What Is The Probate Process In Florida?
Probate administration involves collecting the assets of the deceased person, also known as the decedent, paying their debts and taxes and distributing remaining property to beneficiaries. If the decedent left behind a valid will, it probably indicates a personal representative to administer the estate as well as instructions on how to do so. If the decedent did not leave a valid will, the state of Florida will select a person, bank or trust company to serve as his or her personal representative and the property will be distributed according to intestate laws.
Types Of Probate In Florida
In the state of Florida, there are two types of probate: formal administration and summary administration. If an estate is worth less than $75,000, a beneficiary of the estate can request a summary administration probate within two years after the decedent’s passing. If there are no outstanding debts or objections from creditors and the petition from the beneficiary is approved, the assets will be immediately distributed. If an estate is ineligible for summary administration and other probate alternatives, it will pass through the process of formal administration.
Formal administration probate requires the courts to take an active role in each transaction and is more expensive and time consuming than summary administration. Regardless of the type of probate the estate you are administering is going through, a probate attorney from our law firm can walk you through the process and assist you with any bumps in the road.
If you recently lost a loved one, you may be interested in learning more about probate from a Forida probate lawyer on the Treasure Coast Florida. Probate is a court-supervised process for identifying and gathering a decedent’s assets, paying off the decedent’s debts and distributing the remaining assets to the decedent’s beneficiaries. In Florida, usually the decedent’s assets are first used to pay the cost of the probate proceedings, then they are used to pay any outstanding debts and claims against the estate, and the remainder is distributed amongst the decedent’s beneficiaries. There are two different types of probate administration in Florida: formal administration and summary administration. Probate administration specifically applies to probate assets. These are assets that the decedent owned in his or her sole name at the time of death, or they can be assets that were owned by the decedent and one or more co-owners, but lacked provisions for automatic succession upon death.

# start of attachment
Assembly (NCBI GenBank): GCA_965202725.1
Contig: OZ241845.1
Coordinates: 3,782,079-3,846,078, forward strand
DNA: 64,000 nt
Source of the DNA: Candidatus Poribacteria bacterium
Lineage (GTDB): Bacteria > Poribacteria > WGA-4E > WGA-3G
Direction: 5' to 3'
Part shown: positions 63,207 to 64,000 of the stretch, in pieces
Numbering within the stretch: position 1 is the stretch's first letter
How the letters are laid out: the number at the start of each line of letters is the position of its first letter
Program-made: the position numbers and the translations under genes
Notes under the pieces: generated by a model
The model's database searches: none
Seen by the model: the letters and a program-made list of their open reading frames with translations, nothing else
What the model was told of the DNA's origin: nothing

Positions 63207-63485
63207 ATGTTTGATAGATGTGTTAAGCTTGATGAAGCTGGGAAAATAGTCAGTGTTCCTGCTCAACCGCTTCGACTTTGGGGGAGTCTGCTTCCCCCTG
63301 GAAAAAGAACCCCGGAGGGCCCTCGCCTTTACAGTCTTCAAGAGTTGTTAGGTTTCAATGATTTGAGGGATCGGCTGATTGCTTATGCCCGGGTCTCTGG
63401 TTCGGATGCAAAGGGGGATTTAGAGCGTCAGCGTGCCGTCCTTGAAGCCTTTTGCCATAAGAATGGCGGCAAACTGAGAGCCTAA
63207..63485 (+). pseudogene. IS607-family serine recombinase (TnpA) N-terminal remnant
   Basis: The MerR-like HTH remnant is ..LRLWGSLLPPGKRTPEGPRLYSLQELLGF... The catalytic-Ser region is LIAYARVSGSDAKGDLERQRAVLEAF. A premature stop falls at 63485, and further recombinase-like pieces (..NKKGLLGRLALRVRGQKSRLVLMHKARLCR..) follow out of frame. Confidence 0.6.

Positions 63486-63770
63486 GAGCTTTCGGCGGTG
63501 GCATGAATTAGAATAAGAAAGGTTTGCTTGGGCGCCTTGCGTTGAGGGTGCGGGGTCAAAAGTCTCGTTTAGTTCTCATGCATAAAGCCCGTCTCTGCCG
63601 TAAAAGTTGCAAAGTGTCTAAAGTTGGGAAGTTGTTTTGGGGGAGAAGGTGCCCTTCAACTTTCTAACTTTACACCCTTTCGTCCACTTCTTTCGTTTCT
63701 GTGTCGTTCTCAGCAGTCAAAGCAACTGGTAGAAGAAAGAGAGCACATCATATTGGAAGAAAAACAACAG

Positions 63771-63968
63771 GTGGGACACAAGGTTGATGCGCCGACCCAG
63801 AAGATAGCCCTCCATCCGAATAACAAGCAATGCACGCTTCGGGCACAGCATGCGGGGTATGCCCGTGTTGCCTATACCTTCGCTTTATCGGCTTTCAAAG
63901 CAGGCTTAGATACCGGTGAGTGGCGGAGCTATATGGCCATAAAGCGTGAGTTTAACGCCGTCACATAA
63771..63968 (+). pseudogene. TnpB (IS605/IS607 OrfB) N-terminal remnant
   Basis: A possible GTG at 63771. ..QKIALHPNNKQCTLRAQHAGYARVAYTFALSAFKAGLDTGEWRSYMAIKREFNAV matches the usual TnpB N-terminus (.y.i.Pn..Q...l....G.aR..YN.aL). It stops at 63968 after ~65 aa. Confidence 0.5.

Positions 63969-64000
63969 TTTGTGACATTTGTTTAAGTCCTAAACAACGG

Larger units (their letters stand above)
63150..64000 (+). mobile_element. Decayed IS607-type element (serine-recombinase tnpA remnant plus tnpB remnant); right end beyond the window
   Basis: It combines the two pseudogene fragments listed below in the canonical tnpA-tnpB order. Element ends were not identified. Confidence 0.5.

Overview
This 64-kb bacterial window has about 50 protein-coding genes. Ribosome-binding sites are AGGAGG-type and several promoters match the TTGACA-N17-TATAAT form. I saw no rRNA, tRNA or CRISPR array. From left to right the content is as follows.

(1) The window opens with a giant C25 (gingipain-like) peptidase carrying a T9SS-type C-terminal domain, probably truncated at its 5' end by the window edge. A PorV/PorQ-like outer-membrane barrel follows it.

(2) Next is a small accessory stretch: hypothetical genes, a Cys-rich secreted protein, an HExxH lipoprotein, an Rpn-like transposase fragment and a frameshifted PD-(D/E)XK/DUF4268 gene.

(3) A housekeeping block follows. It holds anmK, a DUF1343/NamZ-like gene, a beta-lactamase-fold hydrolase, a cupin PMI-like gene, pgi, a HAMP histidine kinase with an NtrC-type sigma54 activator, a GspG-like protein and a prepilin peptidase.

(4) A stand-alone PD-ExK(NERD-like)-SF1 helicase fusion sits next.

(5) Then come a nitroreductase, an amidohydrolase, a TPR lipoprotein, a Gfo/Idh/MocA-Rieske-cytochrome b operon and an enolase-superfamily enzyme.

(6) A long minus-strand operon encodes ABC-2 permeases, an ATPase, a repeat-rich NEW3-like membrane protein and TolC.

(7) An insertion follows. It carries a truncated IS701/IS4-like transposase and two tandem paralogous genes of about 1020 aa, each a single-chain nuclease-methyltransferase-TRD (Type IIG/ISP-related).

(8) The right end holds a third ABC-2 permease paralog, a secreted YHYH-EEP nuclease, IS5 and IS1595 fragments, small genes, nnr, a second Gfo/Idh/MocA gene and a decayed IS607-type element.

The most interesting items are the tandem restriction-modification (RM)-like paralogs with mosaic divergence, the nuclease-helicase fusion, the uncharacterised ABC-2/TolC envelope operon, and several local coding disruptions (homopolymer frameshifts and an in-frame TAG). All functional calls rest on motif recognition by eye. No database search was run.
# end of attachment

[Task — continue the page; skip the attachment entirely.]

Probate assets can include any one or all of the following, and more:
- Bank accounts in the sole name of the decedent
- Life insurance policies, IRAs or annuities payable to the decedent’s estate (not to a beneficiary)
- Real estate titled in the sole name of the decedent
The personal representative is the individual named in the will, or it can be a bank, a trust company, an estate lawyer or another individual appointed by the judge who is in charge of the administration of the estate. The personal representative is responsible for administrating the probate estate according to Florida law.
The revocable trust is a trust document or agreement that is created by you to manage your assets during your lifetime and distribute the remaining assets after you pass away. As the trust-maker, you are referred to as the “grantor” or “settler.” The person who has been appointed to manage the trust assets is called the “trustee.” You can serve as your own trustee during your lifetime, or you may appoint another person, a bank, a trust company or trust attorney to serve in this capacity.
The reason why the trust is called revocable is because you can modify or amend or terminate the trust during your lifetime as long as you are of sound mind and not physically or mentally incapacitated.
With the revocable trust, during your lifetime the trustee invests and manages the trust property. In most trust agreements after working with a revocable trust attorney, the grantor is allowed to withdraw money or assets from the trust whenever they want and in any amount. However, should you become incapacitated, your trustee is authorized to continue managing the trust assets, pay your bills and make investment decisions on your behalf. One benefit of a revocable trust is that it may avoid the need for a court-appointed guardian of your property should you become incapacitated.
Once you pass away, the trustee or the successor trustee (when you were the initial trustee) will be responsible for paying all claims and taxes, and from there distributing the remaining assets to the beneficiaries named in the trust document. The trustee must formally transfer assets such as bank accounts, real estate and investments prior to your death in order to maximize the benefit of the trust.